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Lethbridge Herald Newspaper Archives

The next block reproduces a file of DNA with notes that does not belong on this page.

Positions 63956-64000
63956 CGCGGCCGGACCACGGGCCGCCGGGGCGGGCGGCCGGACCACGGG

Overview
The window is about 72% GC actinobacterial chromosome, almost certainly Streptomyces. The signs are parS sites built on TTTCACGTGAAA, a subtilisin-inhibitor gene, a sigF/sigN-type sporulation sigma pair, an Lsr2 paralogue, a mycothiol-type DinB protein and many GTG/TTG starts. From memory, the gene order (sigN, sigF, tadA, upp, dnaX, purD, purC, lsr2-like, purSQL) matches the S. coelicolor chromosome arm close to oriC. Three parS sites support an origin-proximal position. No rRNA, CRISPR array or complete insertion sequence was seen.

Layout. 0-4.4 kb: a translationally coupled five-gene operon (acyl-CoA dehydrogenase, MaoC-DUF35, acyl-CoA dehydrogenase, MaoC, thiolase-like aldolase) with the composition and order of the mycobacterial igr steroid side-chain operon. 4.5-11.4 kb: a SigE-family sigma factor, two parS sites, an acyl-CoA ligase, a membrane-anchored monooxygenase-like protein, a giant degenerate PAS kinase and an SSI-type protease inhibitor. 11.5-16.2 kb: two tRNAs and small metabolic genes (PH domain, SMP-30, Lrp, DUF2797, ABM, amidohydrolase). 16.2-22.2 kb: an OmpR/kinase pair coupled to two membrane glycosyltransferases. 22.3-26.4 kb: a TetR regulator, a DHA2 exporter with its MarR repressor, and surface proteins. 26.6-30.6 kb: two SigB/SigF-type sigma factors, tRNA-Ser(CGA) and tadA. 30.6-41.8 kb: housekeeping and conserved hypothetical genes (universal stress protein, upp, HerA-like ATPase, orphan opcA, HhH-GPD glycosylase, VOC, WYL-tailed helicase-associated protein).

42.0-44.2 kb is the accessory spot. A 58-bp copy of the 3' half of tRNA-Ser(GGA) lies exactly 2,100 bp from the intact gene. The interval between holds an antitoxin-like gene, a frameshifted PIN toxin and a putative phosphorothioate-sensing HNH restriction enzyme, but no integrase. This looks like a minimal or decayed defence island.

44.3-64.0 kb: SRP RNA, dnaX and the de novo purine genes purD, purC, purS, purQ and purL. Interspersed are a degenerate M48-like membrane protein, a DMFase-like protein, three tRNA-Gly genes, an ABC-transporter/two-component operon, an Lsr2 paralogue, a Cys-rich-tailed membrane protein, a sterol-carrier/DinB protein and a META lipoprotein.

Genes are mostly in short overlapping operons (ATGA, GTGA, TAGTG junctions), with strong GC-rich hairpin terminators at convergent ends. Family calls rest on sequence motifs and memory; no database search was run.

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Lethbridge Herald, The (Newspaper) - October 15, 1974, Lethbridge, Alberta 10 THE LBTHBRIOQE HERALD TiiMday, October Health-care investment limit has been reached says Lalonde TORONTO (CP) Federal Health Minister Marc Lalonde said Monday that Canada has just about reached a limit on what can be gained from fur- ther increases in acute health- care investment. Speaking to delegates at the annual education conference of the Inter- national Foundation of Employees Benefit Plans, Mr. Lalonde said the emphasis now must be on prevention, particularly in such areas he termed diseases of choice or neglect and diseases of af- fluence which may involve factors such as overeating or snowmobiling. There is a point of dimin- ishing returns in trying to raise the general health level, he said. Although there had been predictions that publicly- administered health plans in Canada drive physicians out of the country, put costs out of control and lead to a deterioration of care, Mr. Lalonde said the doctor-- patient ratio has improved and there is a better ge- ographical distribution of doc- tors. Canada has more acute, short-term hospital beds, rela- tive to population at seven per than the United States with five per The working poor should get a better break, Mr. Lalonde added. "We made a start when we tripled .our family allowance payments last year, he said. "But more must be done." Dr. Russell B. Roth, imme- diate past president of the American Medical Association, said the U.S. Medical-care system is concerned more with dollars than with the quality of care. THESE CANDIDATES STAND FOR ORDERLY GROWTH DECISION MAKERS -YET INDEPENDENT Two-mile drop to death Skydiver David Cartwright was engulfed inya a telephoto lens just as Cartwright hit the ground, cloud of dust Saturday after falling nearly two miles Investigators said Cartwright's main chute failed to to his death at Phoenix, Arizona. Phoenix Gazatte open and he became entangled in the reserve chute, photographer Ed Gray snapped this picture through Abortion decisions show Court to be no Gibralter-priest NEW YORK (AP) Rev. Robert Gannon criticized the United States Supreme Court on Sunday as a onetime moral Rock of Gibraltar that has failed the United States on the abortion issue. Gannon, former president of Fordham University, said rul- ings by the Supreme Court and lower ones have ignored "the natural law, the divine law" so much so that now "It seems nobody has any permanent rights." "Today it's the Jjaby's he said. "Tomorrow his grandfather had better watch his step." The Jesuit priest spoke at the annual Red Mass of the Guild of Catholic Lawyers in ,St. Patrick's Cathedral. He told an audience that in- cluded Gov. Malcolm Wilson of New York state and Mayor Abraham Beame of New'York City that "the majesty of the law" has been eroded by irreverence and hostility and that one school of jurisprudence theorizes The trouble with trains. The trouble with trains is they all look alike. How can they be different? By the people they use. Take Wally Warner, Assis- tant Superintendent of Transportation, Pacific Region. Wally is concerned with increasing the on-time re- liability of our freight trains. He has been part of a group of operating and transportation people which has effected a 30% increase in on-time freight service on certain key trains. They did it by drawing up a detailed plan of operation for these trains and testing maintain speed in spite of storms, and other unusual circumstances. (We've added as much as 40% more power on some trains.) It's a battle plan, for on- time performance. This kind of planning and action doesn't come out of a machine. It comes from special people. People spurred by the fact they're part of the world's largest investor- owned transportation company. Is this the kind of thinking your firm can use? Call your District Manager: Trev Jones at 328-3373 and see. Orphans benefit from low prices STEPHENVILLE, Tex. Texas cattle after scrapping plans to slaughter calves they said were too ex- pensive to raise, gave some of their calves to an orphan's home Sunday. They indicated more donations were on the way. "The cattlemen want to show the people that we are not a bunch of villains around said James Traweek, president of the Cross Timbers Beef and Dairy Assoc., which had originally planned a mass cattle slaughter on Wednesday to protest high feed-grain costs. "I am pretty sure we will donate some more cattle. I had a few head I would have given if I had known about it sooner." Meanwhile, cattle ranchers in Nacogdoches and Sulphur Springs, where another mass slaughter had been planned for Tuesday, said Sunday they have also cancelled their plans. Initially, the'Texas ranchers announced they would slaughter about calves, most of them dairy animals, because the high cost of- feed made it im- possible for them to raise them and sell at a profit. "nothing is eternally right or wrong, that everything has become as adaptable as poli- tics." He criticized the courts for ruling "an unborn child is not a child but only a mass of human cells" and holding that it has no rights until well along in pregnancy. He said U.S. courts and law have long been subjected to attack on principles but through it all "it was the good old U.S.- Supreme Court that remained our Gibraltar. We thought it was a Gibraltar that would never fail us. Well, now it has failed us." The court ruled in 1973 that state laws prohibiting abor- tion in the first three months of pregnancy were uncon- stitutional. Abortions after the first three months were declared legal but subject to state regulation. Gannon said courts have fallen to the philosophy that "when moral ideals degenerate in a neighborhood, then the law should deteriorate with them." it on the ground. (Out of towners call Zenith 0-7337.) The plan lists in minute detail, instructions for train length, weight, amounts of motive power needed to Hail I I I Fluoridation More Costly A'recent check with City Hall confirmed the cost for the installation of a fluoridation plant in the amount of and a year to op- erate the plant in conjunction with the city's water supply. Fluoridation is both costly and WASTEFUL. Less than 1% of fluori- dated water is consumed by the children who'are the objects of the treatment. More than 99% of the tax dollar spent on fluoridation goes down the drain on car washes, fire fighting, plumbing, industry, gardens, lawns, etc. It is estimated for example, that if a city were to spend a year for the artificial fluoridation of its water supply, less than worth of fluoride would reach the children for whom the medication is intended. Fluoride tablets and drops are available at a small fraction of .the cost of fluoridation with its expensive equipment, maintenance and waste. This would insure a CONTROLLED, supervised dosage without forcing a DRUG on those who might be harmed by it or who do not need or wish to take it. Save taxpayers' money by not having expensive fluoridation mach- inery installed. Prior to banning fluoridation in West Germany in 1971 German Water Engineers threatened strike action if forced to continue to fluori- date. We believe it should be considered a crime to FORCE a drug on another person when that person harms no one else by wishing to refrain. A timely warning by Dr. K.A. Baird, reputable physician and Aller- gist of St. John, N.B. can not be ignored. In an article to the Medical Jour- nal, Canadian Doctor (July, 1969) Dr. Baird cautions, and we quote, in part: "MANY THOUGHT THALIDOMIDE WAS 'SAFE1. IT WAS'NTT Dr. Baird went on to say, "Before you let your MD be used to support fluoridation of drinking water as safe for everybody, should you not be able to answer the following questions affirmatively? Have I read one scientific article about the medical aspects of fluoridation? Do propon- ents of this Mass Medication have all the known facts? Have they done any real research on possible harmful effects? Dr. Baird states the answer is usually NO. Vote to keep the water supply SAFE Vote to keep every man, woman and child FREE Rmtmntwr A WATER SUPPLY WAS NEVER MEANT TO A MEDICINE BOTTLE. Safe Water CommittM 920-2nd A North ;